To investigate iRhom function, we used homologous recombination to generate a null mutant of Drosophila iRhom (Figure S1 available online). None of the three mutant lines that we isolated had discernible developmental defects. Homozygous mutations did, however, cause a severe decrease in the daytime activity pattern of adult flies compared to wild-type or heterozygous controls (Figure 3A and Movie S1). The specificity of this phenotype was confirmed by transheterozygotes between the targeted mutation and a pre-existing deletion for the region having the same phenotype (Figure 3A). Furthermore, UAS-iRhom expressed under the control of the neuron-specific ELAV-Gal4 driver fully rescued the activity of the mutant flies (Figure 3B), whereas expression in muscle cells, under the control of how24B-Gal4, did not. This confirms the specificity of the phenotype and demonstrates that iRhom is required specifically in neurons, a result that is consistent with the nervous system-restricted expression pattern (Figures 2A–2C).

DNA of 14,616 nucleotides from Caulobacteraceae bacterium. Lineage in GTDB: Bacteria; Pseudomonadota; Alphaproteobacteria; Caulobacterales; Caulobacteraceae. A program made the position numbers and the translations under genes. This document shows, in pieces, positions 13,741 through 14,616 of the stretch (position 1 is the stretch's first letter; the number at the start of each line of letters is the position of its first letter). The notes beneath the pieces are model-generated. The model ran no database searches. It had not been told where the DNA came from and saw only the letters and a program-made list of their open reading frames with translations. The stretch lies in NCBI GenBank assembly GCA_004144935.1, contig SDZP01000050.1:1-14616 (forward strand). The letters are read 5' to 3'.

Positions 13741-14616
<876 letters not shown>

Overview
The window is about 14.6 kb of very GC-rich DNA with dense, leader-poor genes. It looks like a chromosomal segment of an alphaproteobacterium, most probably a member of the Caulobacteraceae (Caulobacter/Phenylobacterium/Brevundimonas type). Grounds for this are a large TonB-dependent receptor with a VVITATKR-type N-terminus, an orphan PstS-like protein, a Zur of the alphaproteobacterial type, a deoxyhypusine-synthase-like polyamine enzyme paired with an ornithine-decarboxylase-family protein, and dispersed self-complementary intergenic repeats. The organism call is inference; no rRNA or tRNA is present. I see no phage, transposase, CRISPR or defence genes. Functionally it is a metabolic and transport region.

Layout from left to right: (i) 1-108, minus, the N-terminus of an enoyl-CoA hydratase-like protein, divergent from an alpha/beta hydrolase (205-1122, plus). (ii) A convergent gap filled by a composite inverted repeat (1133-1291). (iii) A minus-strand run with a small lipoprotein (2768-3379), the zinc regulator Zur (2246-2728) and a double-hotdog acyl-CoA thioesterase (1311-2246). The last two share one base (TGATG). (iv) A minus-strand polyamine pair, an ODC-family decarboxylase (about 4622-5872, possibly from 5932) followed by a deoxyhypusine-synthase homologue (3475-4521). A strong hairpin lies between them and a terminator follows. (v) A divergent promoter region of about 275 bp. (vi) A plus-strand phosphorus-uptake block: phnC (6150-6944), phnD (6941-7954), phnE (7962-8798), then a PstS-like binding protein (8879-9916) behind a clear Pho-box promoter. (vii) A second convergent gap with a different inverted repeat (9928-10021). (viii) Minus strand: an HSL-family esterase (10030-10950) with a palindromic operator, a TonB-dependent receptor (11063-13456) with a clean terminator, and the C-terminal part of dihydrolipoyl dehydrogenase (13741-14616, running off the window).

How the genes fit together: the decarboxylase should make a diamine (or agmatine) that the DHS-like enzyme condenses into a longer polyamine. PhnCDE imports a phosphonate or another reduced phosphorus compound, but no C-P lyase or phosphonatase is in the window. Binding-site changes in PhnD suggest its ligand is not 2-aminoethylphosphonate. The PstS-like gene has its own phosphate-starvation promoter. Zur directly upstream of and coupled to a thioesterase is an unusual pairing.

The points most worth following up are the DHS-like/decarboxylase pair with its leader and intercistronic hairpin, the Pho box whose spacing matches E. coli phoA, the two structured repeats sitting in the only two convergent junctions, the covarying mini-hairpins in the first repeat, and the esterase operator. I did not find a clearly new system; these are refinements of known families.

During the day, iRhom mutant flies sometimes do not move for periods of 1 hr, which is highly unusual. Prolonged periods of inactivity could, in principle, be caused by increased resting (a sleep-like state) or an impaired ability to move. To distinguish these two possibilities, we measured the activity of flies during periods of wakefulness. During their relatively few active periods (147 over the course of the experiment, compared to 820 in the control), mutants showed no reduction of movement; in fact, in those periods, they moved slightly more than wild-type or heterozygous controls (Figure 3C). To confirm this, we analyzed video recordings and found mutants and wild-type to have the same walking speed (Figure 3D). This indicates that iRhom mutant flies can move normally and implies that their overall inactivity is due to an increase in periods of inactivity between active episodes. Consistent with this, sleep, typically defined as periods of inactivity greater than 5 min (Greenspan et al., 2001), was significantly increased in iRhom mutants (Figure 3E).